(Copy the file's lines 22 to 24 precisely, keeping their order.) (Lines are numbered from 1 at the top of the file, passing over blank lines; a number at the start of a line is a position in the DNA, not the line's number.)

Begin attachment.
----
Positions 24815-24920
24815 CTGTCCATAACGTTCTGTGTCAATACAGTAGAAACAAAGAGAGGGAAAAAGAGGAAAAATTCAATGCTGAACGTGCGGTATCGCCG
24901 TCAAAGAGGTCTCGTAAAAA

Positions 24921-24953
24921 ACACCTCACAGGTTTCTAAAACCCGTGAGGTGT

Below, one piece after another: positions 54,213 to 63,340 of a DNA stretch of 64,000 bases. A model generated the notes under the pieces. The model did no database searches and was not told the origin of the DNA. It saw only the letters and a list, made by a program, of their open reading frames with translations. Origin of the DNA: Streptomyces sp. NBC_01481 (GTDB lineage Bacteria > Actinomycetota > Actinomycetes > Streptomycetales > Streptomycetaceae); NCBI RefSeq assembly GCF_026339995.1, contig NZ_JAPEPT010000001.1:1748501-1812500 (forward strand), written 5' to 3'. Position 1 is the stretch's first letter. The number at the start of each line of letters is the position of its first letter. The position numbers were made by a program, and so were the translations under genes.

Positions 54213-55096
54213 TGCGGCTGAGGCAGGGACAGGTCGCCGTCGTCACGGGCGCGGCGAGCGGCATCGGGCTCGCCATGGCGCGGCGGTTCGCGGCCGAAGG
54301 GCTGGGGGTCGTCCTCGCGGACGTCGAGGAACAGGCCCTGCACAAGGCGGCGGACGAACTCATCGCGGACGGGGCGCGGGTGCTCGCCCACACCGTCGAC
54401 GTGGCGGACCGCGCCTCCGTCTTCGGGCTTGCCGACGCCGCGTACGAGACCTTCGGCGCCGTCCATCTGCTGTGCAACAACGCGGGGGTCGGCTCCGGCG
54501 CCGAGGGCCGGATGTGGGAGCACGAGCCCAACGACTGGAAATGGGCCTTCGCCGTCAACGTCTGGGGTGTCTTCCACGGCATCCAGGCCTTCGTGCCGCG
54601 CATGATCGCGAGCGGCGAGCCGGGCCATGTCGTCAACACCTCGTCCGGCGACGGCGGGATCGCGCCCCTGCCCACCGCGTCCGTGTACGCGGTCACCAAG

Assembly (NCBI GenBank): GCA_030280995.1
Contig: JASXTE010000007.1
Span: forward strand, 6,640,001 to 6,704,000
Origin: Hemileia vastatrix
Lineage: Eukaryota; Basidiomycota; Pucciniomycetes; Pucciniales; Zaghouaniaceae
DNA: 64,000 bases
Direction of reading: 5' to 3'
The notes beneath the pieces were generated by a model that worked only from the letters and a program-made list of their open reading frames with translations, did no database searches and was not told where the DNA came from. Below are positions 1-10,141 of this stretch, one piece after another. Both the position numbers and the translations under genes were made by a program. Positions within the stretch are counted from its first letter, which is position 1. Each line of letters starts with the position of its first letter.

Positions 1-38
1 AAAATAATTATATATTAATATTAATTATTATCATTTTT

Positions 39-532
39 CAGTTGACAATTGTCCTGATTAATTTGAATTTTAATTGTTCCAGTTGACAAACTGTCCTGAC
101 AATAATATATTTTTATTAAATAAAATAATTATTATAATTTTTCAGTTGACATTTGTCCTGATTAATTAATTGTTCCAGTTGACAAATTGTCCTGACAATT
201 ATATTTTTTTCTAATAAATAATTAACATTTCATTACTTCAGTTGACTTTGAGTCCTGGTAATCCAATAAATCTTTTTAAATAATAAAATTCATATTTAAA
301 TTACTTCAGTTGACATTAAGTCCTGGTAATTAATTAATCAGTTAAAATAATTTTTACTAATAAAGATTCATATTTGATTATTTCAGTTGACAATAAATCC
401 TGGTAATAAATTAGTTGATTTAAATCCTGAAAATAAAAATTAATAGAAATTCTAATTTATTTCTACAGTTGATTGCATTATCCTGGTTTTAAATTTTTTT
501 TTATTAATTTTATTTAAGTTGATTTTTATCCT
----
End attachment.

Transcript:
1 AAAATAATTATATATTAATATTAATTATTATCATTTTT

Positions 39-532
39 CAGTTGACAATTGTCCTGATTAATTTGAATTTTAATTGTTCCAGTTGACAAACTGTCCTGAC